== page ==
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Act Today to Make Your Home Suitable for Tomorrow

Most older adults want and expect to continue to live in their current home as they age. What many—if not most—do not take into account is that their home as it exists today may not support their needs in the future. The reality is one in eight adults age 65 and over (four in 10 by age 85) will experience significant difficulty with one or more of the normal activities of daily living. Moving around inside the home, getting in and out of bed, bathing and using the bathroom—once accomplished easily—can become difficult because of an illness or injury or simply the passage of time. Remaining in the home may mean that modifications will be needed – often quickly, with little chance to plan.

 

Fall Risk Increases the Need

One out of four older Americans falls each year and, according to the CDC, falls are the leading cause of accidental injury and death for this group. The risk of falls increases for those taking medications that may cause dizziness, such as blood pressure drugs, antidepressants and sleeping pills. Living in a home that is not safe and suitable for anyone—regardless of age or physical ability—also increases the risk of falls.

Get Your Home Ready for the Future

To see how ready your home is to support what the future may bring, the AARP HomeFit Guide is a good resource. It uses a sensible room-by-room approach to evaluate the ability of your home to support aging in place. There are checklists for every room that identify areas that may need attention or modification.

Many modifications are not expensive and can be done a homeowner with minimal assistance. Some examples:

Arrange furniture to allow for easy passage; provide for at least 32 inches of clear width.

Install night-lights in areas used after dark, such as hallways and bathrooms.

Check the wattage ratings on lamps and light fixtures, and install the brightest bulbs allowed, especially in passage areas. Money saved on the electric bill may turn out to be a false economy.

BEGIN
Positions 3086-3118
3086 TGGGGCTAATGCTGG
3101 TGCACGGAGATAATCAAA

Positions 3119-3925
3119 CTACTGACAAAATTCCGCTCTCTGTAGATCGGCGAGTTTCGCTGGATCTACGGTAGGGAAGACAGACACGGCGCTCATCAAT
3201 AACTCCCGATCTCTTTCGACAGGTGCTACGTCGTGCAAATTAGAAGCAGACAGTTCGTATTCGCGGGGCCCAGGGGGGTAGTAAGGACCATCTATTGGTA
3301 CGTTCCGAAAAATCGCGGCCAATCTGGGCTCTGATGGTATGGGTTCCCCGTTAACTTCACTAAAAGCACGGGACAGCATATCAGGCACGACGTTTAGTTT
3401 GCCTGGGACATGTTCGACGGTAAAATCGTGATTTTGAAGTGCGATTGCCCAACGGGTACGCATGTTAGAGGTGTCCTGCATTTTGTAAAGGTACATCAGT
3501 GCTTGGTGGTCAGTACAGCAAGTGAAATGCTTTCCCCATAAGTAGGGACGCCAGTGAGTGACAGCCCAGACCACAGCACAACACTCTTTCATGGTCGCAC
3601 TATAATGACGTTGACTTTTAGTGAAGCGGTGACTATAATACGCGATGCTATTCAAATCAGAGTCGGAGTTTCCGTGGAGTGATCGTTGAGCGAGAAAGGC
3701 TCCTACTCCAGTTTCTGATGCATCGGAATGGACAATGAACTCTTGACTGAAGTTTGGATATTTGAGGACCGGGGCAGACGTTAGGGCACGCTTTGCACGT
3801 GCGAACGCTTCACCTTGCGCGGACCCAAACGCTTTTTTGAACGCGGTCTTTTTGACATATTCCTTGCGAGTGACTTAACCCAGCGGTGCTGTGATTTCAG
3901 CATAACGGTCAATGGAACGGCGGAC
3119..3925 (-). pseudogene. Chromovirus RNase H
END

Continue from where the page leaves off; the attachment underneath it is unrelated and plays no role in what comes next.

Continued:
Remove all clutter from stairs and landings. Check the carpeting on stairs to be sure it’s firmly attached. Apply nonslip adhesive strips to uncarpeted stair treads.

Remove all throw rugs. If this is not possible, use double-sided tape to secure them to the floor.

Place electrical and phone cords along a wall where they won’t be a tripping hazard.

Install a rubber-suction bathmat or anti-slip floor strips or decals in the tub and shower.

Set the hot water heater to 120°F or below to prevent scalding (and save energy costs).

Install a hand-held showerhead for easier bathing.

If it isn’t possible to have a phone within easy reach most of the time—especially in the bedroom—consider acquiring a Personal Emergency Response System with a pendant you can carry at all times.

Some recommended modifications will require a skilled contractor, someone skilled in the building trades or a handy relative. A few examples:

Mount grab bars next to the toilet and bathtub and in the shower.

Install a handrail on both sides of any staircase.

Replace knobs on cabinets and drawers with easier-to-grip D-shaped handles.

Replace or remove worn, torn or loose carpeting.

Modify showers or bathtubs for no-step entry.

Next Steps

Spending the time to do an honest analysis of how well your current home is ready to support your possible future needs is a good investment, one that will pay off quickly if you are able to reduce fall risk. The resources below can help you get started.

The AARP HomeFit Guide

Published in 2015 by AARP, the guide was created to help people stay in the home they love by turning where they live into a “lifelong home,” suitable for themselves and anyone in their household. It offers solutions that range from simple do-it-yourself fixes to improvements that require skilled expertise. The guide is available for free download at tinyurl.com/homefit. To order a free printed copy, call AARP at 888-687-2277 and request publication D18959.

Aging in Place Remodeling Checklist

Published by the National Association of Home Builders, this checklist provides a list of features to consider for an aging in place remodeling project. It also offers a directory to locate Certified Aging in Place Specialists, building industry professionals who hold active NAHB educational designation for professionals who specialize in home modifications for aging in place. The checklist is available online at tinyurl.com/nahbchecklist.

Central Illinois Agency on Aging

Contact Mitchell Forrest, Family Caregiver Information and Assistance Specialist, Central Illinois Area Agency on Aging, for information on Peoria area companies that offer remodeling services. Phone: (309) 674-2071. Email: MForrest@ciaoa.net.

 

Many home care agencies provide a complementary home safety check, which addresses many of the safety and suitability questions identified above, as part of their services. For more information and a no-charge consultation, call AC Skylines Home Care Services at (309) 689-5343 or send email to BCowley@acskylines.org. Visit www.acskylineshomecare.org or Facebook.com/ACskylinesHomeCare.

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